Hasagawa P-40E Warhawk Build Log

  • 20 posts
  • Last reply 7 years, 10 months ago
  • Build log, Hasagawa P-40E
Viewing 1 - 15 of 20 posts
  • Patrick Herrmann said 7 years, 11 months ago:

    I’ve started construction on my Hasagawa P-40E. Construction started as usual with the cockpit. I’m using the Eduard photoetch set so I folded and soldered the seat. For seat belts I used foil and belts from Lions Roar. I scratch built the hand operated hydraulic pump, just a small piece of wire and built up CA for the nob. While dry-fitting the seat, the cockpit floor was dropped and I lost the kit control stick so I had to scratch build that as well. I rebuilt the stick with a hand grip from a Corsair a short length of solder, styrene and wire. I know that in one of the articles someone asked what the box is on the front of the stick, from the In Detail and Scale book it appears to be a pinkie trigger, if someone knows for sure by all means please fill us in!
    I also began putting that modular fuselage together. Here’s how I’m tackling that. This process requires a lot of small adjustments and planning. You really want to get the seams as close as possible to minimize filling and sanding. To get the mating surfaces along the sides as close as possible I filed away any plastic that prevented a tight fit. I’m also building each side seperate as I find it much easier to fill the top and bottom seams. Once all the fuselage parts for each side were assembled I sanded the seams to bring each side of the seam level, and applied Tamiya Liquid Surfacer to fill the seams.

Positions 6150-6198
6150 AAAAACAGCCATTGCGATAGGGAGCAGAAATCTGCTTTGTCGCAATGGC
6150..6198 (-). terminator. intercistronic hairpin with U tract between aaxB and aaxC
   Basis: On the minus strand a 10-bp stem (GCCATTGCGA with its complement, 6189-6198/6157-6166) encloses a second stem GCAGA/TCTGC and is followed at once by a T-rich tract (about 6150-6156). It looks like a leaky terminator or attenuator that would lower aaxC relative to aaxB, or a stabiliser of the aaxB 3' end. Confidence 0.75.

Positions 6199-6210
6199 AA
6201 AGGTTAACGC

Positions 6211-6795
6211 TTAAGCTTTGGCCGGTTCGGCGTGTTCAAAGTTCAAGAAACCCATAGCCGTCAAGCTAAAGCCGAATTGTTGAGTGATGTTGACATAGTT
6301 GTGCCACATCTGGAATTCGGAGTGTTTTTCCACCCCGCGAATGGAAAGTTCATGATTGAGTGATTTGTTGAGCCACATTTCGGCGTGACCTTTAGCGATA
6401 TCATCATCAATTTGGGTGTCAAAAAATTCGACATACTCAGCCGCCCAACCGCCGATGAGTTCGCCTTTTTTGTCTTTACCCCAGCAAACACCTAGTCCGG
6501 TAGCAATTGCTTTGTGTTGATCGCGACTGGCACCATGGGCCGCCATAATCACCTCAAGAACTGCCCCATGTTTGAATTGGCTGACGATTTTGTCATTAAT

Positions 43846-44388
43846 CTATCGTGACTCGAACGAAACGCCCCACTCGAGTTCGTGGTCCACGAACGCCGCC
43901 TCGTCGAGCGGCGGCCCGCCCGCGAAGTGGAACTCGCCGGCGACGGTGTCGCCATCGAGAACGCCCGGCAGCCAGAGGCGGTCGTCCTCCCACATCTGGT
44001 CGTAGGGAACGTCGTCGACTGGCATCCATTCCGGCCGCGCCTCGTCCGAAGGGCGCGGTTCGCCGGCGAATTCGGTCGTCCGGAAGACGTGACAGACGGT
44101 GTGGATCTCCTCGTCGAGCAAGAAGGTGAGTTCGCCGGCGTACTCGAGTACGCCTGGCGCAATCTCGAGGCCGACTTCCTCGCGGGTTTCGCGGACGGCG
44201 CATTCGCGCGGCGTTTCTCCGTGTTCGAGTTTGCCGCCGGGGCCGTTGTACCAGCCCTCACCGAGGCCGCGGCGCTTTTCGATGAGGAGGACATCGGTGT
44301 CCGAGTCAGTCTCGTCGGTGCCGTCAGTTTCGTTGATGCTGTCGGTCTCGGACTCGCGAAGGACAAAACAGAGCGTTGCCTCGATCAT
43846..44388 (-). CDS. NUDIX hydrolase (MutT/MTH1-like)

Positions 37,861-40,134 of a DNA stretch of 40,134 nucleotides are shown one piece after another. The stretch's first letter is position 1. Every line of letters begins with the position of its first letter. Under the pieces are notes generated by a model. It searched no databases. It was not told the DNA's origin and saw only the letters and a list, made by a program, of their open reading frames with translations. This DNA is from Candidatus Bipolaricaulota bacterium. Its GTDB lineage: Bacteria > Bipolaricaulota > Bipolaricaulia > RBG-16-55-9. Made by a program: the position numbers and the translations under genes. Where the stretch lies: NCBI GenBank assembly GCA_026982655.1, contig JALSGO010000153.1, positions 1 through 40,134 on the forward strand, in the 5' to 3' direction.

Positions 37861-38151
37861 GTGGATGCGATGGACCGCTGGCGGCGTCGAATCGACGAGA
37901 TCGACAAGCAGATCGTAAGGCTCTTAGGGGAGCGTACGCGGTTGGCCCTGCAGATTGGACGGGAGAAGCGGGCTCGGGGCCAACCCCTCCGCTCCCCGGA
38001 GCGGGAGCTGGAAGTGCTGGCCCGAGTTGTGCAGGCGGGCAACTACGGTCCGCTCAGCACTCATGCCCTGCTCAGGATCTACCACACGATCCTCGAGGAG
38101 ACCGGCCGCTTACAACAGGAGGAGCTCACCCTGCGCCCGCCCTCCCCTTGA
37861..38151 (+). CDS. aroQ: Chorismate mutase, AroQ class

The next step will involve sanding the seam smooth where the majority of the surfacer will be removed. To be continued!!

    18 attached images. Click to enlarge.

  • Patrick Herrmann said 7 years, 11 months ago:

    Build Log post part two! Cockpit has been painted and some photo etch applied. I sanded the Tamiya Liquid Surfacer on the tail, window panels and nose, applied more surfacer, sanded that, then sprayed liquid surfacer to show any flaws. I filled and sanded the flaws. The radiator was assembled painted and installed in the fuselage halves. I neglected to take a photo of the top and bottom seams prior to filling and sanding but there was a few gaps that I expected due to the careful aligning of the tail and window panels. I would much rather fill and sand the top and bottom seams than any steps that would have developed from assembling the halves first as the kit instructions specify. When I was fitting the front of the radiator scoop i noticed a step existed and found that there was a gap where the propeller is installed but the seam was tight along the top so I clamped the nose together, glued it and that resolved both the step and the gap. The fuselage is nearing completion! I’ve installed the etch in the wheel wells, painted, weathered and installed them and the wings are assembled. Before cementing the wings together I tacked them in place with some CA to keep them from shifting, again, careful alignment here will save time and frustration when inserting the gun plugs in the leading edge. Anyone see a trend yet? With careful planning and fitting you can side step most of the kit’s gotchas and be a fun build. More to come!